The last, fleeting moment of Earth-bound recognition in Valerian and the City of a Thousand Planets takes place in the first five minutes of the film’s runtime — a flashback scored to David Bowie’s "Space Oddity" that’s about all the exposition you’re going to get for the next two hours.
The dinky little International Space Station, floating perilously above the planet, hosts meetings between representatives of various terrestrial nations. In rapid succession, we see cuts to hundreds of years in the future, as actual, top-heavy, bulgy aliens make themselves known to humanity. From grainy 16mm footage to a gargantuan CGI ball of yarn that, when rendered in 3D, made my head bleed, metaphorically speaking.
By the end of this dizzying prologue, the narrative has zoomed past reality at light speed. Then, we’re on a planet filled with shiny, translucent creatures that seem like distant cousins of the Na’vi from Avatar mixed with the tall grays of urban legend. Oh, and a dog-rat hybrid that poops out tiny pinballs that could power an entire spaceship. If this was a newspaper review from, say, Green Bay, Wisconsin, I’d probably end this paragraph with something like “Houston, we have a problem” or “Beam me up, Scotty,” because for the moviegoer not versed in the more obscure fringes of science-fiction, the first 20 minutes of Valerian would test their patience and leave them incapable of communicating in anything other than cliché.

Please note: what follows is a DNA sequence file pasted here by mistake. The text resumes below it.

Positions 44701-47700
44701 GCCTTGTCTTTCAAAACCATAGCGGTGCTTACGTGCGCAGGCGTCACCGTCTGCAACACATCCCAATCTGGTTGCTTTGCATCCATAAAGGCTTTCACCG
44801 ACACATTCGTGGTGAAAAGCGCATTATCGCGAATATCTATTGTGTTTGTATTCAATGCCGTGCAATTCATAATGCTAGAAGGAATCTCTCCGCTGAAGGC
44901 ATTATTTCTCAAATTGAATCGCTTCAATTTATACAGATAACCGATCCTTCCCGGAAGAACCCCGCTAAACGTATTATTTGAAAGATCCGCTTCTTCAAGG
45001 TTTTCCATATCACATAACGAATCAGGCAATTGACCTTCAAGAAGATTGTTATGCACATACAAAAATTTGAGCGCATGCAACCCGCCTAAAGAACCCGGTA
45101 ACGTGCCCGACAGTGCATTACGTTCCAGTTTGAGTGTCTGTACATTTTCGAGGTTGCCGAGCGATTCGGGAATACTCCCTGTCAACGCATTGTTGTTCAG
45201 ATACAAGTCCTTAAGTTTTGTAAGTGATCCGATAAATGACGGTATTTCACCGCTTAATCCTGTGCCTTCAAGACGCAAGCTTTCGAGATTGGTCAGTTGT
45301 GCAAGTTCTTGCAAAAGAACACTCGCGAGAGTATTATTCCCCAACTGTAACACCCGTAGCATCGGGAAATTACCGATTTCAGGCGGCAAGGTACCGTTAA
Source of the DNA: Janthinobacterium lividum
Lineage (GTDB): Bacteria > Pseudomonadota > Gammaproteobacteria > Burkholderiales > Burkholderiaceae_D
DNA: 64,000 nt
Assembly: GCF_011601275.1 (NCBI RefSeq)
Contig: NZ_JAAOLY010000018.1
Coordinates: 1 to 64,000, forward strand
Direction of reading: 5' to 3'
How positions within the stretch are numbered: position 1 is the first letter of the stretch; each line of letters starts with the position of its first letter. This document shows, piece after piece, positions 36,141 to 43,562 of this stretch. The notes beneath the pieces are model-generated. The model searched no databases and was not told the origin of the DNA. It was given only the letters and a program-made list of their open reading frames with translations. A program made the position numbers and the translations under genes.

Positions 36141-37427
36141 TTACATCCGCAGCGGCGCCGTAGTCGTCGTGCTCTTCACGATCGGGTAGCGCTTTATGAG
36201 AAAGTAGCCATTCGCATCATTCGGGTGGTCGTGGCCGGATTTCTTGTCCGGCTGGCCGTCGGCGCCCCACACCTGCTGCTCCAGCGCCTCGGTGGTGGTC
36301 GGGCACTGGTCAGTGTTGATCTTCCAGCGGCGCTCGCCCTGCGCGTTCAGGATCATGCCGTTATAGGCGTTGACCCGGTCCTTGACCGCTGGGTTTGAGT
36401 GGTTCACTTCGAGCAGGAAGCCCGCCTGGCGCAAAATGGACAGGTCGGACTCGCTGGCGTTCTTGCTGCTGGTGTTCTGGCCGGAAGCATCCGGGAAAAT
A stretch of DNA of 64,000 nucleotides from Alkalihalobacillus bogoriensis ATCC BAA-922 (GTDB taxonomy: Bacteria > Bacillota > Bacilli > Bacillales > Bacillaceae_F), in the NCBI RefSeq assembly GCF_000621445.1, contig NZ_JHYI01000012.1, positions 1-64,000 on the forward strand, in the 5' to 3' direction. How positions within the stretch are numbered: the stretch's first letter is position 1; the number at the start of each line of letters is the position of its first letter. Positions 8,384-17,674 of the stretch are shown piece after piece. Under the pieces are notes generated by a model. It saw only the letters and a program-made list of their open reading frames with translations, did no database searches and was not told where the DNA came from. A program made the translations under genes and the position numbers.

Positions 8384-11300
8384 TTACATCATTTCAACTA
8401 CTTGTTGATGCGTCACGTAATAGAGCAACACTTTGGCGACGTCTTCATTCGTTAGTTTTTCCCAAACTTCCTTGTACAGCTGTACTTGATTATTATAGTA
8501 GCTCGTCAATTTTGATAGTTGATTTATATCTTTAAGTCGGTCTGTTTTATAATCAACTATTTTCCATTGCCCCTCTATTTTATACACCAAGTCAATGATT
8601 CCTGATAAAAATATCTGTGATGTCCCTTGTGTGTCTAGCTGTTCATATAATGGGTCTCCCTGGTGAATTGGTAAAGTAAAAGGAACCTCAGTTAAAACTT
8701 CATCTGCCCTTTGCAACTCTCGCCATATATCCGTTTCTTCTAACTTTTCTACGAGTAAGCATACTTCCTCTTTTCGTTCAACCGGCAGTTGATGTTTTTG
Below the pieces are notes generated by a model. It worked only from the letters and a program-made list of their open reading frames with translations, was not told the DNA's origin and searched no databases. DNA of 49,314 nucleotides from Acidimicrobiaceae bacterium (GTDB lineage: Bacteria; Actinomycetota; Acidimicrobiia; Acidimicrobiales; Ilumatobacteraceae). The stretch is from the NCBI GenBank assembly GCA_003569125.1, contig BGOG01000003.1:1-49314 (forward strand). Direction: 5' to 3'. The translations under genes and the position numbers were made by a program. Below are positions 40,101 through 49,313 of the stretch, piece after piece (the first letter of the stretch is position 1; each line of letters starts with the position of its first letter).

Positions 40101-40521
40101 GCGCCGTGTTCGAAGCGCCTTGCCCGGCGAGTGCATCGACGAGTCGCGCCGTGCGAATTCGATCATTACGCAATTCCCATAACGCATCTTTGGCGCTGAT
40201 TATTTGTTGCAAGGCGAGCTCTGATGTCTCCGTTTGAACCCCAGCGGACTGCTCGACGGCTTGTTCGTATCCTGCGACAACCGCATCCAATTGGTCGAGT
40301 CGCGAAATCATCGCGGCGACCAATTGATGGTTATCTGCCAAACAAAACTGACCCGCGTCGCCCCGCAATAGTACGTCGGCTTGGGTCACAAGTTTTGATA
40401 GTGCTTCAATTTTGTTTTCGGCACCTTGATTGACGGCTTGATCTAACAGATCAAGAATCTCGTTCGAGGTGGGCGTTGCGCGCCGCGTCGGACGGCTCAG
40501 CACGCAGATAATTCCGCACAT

Based off the French/Belgian comic book series Valerian and Laureline, Luc Besson’s return to space opera makes no real attempt to explain or rationalize — not its tech, not its political intrigue, or even its reason for being. Modern blockbusters are usually eager to please — winks to source material, breezy jokes, wall-to-wall pop music, and all that. We all know that summertime cinema is product first and art second. Artistic endeavor is often messy or just plain terrible. Blockbuster moviemaking is almost always so competent that you get lost in it and forget for a moment where you even are. Seeing certain big budget films is akin to getting a deep tissue massage or listening to an ASMR video on YouTube.
Valerian is like getting slapped in the ass with a bedazzled lawn gnome. It’s either your thing or it isn’t, but you will remember it forever. As Hollywood wrings its hands over a perceived “franchise fatigue” and audiences beg for fresh ideas, Valerian offers that breath of fresh air people are craving. But what film fans and critics are really asking for usually isn’t something actively strange, it’s an old idea with a new coat of paint or a film like Baby Driver that taps into warm and fuzzy feelings of nostalgia and breathless teen romance. The only thing Valerian taps into is the boundless imagination of Luc Besson and the stories he was obsessed with as a child.